The recent SEC approval of plans by the NYSE to attract retail dark liquidity generated a nationwide acronym alert.
Just kidding. Mostly. But acronyms in hordes do assault readers of the NYSE rule. It was not readily apparent that the filing had been composed in English.
If you didn’t hear, the SEC last week approved plans by the NYSE to host undisplayed orders originating from retail investors for matching against high-frequency trades in sub-penny increments.
We don’t fault the NYSE. It’s trying to compete for data revenue under plans that require it to match at least 25% of trades to earn revenue from the data those trades generate. With its share of market slipping below that level in May, the need was urgent.
But there are problems here for IR pros and public companies beyond that fact that it represents an abrupt and contradictory about-face from the SEC. We could go on for pages but because some of you would become alcoholics as a result, we’ll confine ourselves to a single, overriding flaw:
The rule effectively establishes 1,000 price points per dollar. In Regulation National Market System, Rule 612, called the Sub-Penny Rule, states: “No national securities exchange, national securities association, alternative trading system, vendor, or broker or dealer shall display, rank, or accept from any person a bid or offer, an order, or an indication of interest in any NMS stock priced in an increment smaller than $0.01 if that bid or offer, order, or indication of interest is priced equal to or greater than $1.00 per share.”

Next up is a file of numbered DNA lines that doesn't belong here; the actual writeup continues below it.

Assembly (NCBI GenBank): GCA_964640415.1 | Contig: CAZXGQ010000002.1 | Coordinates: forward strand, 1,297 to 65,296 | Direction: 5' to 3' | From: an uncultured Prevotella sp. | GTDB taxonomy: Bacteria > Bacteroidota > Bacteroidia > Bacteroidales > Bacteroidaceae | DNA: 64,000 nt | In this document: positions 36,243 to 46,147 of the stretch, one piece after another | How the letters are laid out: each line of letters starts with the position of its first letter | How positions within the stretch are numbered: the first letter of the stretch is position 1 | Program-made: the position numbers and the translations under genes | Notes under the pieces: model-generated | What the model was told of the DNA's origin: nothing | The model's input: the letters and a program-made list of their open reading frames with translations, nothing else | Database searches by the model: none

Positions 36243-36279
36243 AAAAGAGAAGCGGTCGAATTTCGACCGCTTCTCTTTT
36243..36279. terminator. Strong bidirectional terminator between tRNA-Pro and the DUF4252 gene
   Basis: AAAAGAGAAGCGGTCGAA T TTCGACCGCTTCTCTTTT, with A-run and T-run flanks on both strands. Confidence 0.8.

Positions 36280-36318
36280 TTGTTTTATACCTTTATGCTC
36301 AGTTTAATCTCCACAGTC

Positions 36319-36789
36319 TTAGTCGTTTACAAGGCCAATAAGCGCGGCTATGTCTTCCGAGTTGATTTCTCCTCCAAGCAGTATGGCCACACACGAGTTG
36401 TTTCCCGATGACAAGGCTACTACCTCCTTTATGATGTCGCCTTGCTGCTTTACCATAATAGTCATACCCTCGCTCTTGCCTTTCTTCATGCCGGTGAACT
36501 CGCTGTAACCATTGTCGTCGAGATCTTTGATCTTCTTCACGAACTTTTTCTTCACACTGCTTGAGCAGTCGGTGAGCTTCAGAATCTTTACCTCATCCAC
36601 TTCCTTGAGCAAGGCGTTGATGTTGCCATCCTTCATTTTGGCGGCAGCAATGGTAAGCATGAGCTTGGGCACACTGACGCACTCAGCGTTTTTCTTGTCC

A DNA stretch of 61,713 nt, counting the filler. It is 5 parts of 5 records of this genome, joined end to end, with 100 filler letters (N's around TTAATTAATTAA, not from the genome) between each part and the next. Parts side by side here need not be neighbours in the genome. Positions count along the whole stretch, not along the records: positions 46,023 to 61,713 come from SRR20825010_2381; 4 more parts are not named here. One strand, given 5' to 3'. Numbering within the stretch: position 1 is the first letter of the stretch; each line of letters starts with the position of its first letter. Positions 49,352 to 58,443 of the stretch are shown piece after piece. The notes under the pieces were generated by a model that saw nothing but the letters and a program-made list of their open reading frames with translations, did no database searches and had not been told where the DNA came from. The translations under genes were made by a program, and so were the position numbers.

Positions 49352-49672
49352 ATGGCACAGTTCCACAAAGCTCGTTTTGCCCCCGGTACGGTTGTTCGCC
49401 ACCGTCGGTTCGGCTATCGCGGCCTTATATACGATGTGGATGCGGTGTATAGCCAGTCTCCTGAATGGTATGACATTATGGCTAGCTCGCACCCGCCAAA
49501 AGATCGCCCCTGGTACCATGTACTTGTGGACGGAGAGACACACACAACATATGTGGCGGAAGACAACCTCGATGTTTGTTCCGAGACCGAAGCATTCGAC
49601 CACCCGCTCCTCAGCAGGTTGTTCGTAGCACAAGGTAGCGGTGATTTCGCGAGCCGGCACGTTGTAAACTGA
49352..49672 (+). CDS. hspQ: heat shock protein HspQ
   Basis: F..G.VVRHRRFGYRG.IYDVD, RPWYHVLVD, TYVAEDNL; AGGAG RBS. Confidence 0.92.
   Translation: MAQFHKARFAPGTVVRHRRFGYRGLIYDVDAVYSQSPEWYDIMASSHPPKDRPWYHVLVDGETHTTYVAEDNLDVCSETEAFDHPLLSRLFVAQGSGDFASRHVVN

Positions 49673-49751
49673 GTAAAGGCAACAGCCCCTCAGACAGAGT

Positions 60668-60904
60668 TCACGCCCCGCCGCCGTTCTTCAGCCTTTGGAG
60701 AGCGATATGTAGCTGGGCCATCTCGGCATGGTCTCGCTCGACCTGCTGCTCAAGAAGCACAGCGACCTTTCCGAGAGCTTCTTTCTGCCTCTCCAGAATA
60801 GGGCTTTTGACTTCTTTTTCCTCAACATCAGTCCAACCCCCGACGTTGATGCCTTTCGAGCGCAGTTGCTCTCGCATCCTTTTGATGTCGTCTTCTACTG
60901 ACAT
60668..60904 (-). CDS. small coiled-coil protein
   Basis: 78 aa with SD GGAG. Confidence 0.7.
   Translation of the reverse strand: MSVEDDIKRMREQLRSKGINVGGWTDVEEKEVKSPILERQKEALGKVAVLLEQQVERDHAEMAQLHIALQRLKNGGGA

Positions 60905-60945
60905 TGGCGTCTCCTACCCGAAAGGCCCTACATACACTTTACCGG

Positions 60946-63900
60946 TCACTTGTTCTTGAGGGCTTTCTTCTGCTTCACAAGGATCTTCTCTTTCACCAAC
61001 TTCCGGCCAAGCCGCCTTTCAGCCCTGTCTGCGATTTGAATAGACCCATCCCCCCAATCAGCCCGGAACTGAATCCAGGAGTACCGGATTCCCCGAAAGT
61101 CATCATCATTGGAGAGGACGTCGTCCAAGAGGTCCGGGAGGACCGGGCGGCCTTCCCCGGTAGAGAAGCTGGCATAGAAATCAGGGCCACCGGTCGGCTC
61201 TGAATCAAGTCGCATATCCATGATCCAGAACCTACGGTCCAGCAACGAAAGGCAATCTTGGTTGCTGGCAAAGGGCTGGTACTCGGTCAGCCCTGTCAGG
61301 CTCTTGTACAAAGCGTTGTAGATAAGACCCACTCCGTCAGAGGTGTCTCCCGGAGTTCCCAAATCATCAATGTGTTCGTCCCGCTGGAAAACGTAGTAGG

In approving the NYSE Retail Liquidity Program, the SEC granted an exemption to this rule that will permit retail orders to trade in tenths of pennies. Since any firm including prolific high-frequency proprietary traders and market makers can offer to match these trades for a fee, the market opens up to sub-penny trades.
Who benefits from more and more price points per dollar? Not long-term money. The more opportunity to leave in increments, the less reason to buy and hold.
But three parties do benefit. First are statistical arbitragers, who can contra-trade other securities and orders on markets where there are no sub-penny trades allowed. Second, the exchange, which needs transactions to generate data, which can be monetized as it’s consumed at brokerages and via websites, and through Bloomberg, Thomson, Dow Jones and other distributors.
And third: The SEC. Dodd-Frank changed the SEC’s budget. It now derives entirely from Section 31 per-trade fees. Volumes have been falling in equity markets for three years, even as the SEC’s responsibilities increase.
What’s a regulatory body to do? Change the price points to allow more transactions in order to revitalize volume, even if that means contradicting your own public policy and your own rules on minimum price increments.
All rules seek to benefit someone. But as Alexander Hamilton wrote in Federalist 62, “laws are made for the FEW, not for the MANY.” This rule claims to serve retail interests but utilizes that order flow to foster profits from data and statistical arbitrage in order to fund regulatory budgets. It’s the opposite of what the Securities and Exchange Act requires – that rules foster equality and promote capital formation.
Last word: Never confuse volume with liquidity. Volume is how many times things change hands. Liquidity is how much of it exists. Making the same amount change hands more times is like converting one-half to six-twelfths. It’s confusing busy with productive.
Remember, if you don’t like these rules, say so. Public companies can write to regulators, the exchanges, and your congresspersons, who oversee the SEC. Rules get reversed – or exempted – all the time.